Employers may not escape liability under the ADA by merely relying on a physician’s opinion that an applicant is unable to perform the essential functions of the job due to a disability. In Gillen v. Fallon Ambulance Service, Inc., the employer refused to hire as an emergency medical technician a genetic amputee with only one completely functioning arm based, in part, on the assessment of a physician who performed a pre-employment medical examination of the plaintiff and concluded that she would not be able to perform the heavy lifting functions of the job with her single arm. In reversing summary judgment in favor of the employer, the First Circuit Court of Appeals (MA, RI, NH, ME, PR) held that the employer could not "slavishly defer to a physician’s opinion without first pausing to assess the objective reasonableness of the physician’s conclusions.” The court noted there was evidence sufficient for a jury to find that the physician’s opinion was unsupported by objective medical evidence, since he made no inquiry into the plaintiff’s actual ability to lift and instructed the trial court to assess the factual foundation of the physician’s opinion and whether the employer acted in an objectively reasonable way in relying on that opinion.
Supreme Court Lets Circuit Court Split Stand On ADEA Disparate Impact Issue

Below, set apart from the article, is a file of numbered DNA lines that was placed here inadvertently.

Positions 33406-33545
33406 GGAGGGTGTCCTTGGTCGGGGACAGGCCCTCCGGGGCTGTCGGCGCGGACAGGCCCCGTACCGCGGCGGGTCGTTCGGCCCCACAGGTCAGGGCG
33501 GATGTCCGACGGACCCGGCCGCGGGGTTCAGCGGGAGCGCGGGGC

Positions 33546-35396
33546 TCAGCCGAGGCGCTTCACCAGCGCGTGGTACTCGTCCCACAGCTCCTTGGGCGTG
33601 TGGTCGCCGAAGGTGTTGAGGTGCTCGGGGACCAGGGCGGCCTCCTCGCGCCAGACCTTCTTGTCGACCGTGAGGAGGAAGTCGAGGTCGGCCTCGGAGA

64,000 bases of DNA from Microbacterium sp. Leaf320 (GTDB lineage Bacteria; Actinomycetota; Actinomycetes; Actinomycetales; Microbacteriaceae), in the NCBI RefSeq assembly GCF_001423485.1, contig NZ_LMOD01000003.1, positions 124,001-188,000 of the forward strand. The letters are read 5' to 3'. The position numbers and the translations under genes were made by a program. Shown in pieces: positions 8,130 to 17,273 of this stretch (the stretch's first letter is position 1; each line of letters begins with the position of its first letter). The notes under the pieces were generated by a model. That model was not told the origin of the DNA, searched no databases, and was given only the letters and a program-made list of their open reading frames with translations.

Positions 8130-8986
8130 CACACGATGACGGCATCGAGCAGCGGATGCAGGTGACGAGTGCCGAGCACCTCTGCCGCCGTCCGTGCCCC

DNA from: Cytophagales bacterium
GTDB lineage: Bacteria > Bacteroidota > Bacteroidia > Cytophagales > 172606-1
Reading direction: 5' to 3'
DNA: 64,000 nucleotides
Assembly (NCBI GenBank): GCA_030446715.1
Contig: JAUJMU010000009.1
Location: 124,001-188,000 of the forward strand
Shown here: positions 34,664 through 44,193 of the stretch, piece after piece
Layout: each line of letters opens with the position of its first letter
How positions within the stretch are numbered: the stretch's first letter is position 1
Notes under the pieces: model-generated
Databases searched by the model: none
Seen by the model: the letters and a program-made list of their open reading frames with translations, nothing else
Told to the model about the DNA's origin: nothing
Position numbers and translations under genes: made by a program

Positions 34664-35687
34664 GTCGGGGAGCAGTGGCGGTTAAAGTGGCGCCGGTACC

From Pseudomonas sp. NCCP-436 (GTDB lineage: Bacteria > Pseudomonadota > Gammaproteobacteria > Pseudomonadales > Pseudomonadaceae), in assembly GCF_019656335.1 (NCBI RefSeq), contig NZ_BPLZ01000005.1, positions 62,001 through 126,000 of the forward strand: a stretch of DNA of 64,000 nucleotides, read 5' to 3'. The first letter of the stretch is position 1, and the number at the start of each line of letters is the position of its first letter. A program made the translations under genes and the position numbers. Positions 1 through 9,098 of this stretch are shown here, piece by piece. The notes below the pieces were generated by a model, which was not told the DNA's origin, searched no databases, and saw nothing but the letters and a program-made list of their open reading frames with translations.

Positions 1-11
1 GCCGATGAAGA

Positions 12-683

The United States Supreme Court, stating that the writ of certiorari had been "improvidently granted," dismissed a case brought by more than 100 workers 40 years of age or older who contested the legality of the state's reduction in force (RIF). The employees in Adams v. Florida Power Corp. claimed more than 70 percent of those targeted for discharge were at least 40 years of age. The dismissal lets stand a decision from the Eleventh Circuit (AL, FL, GA), that held disparate impact claims, i.e., those where neutral policies or actions impact one class of individuals significantly more than another, are not available under the Age Discrimination in Employment Act (ADEA). Currently, the Second, Eighth and Ninth Circuits allow ADEA disparate impact claims; the First, Seventh, Tenth and Eleventh do not. It is the view of the Equal Employment Opportunity Commission that such claims be allowed. While the Supreme Court recognized disparate impact claims under Title VII of the 1964 Civil Rights Act more than 30 years ago, its recent dismissal in Adams marked at least the second time in less than 10 years when the Court missed an opportunity to decide the issue concerning the ADEA. The ADEA contains very similar language to Title VII, but allows for differentiation in the workplace based on reasonable factors other than age.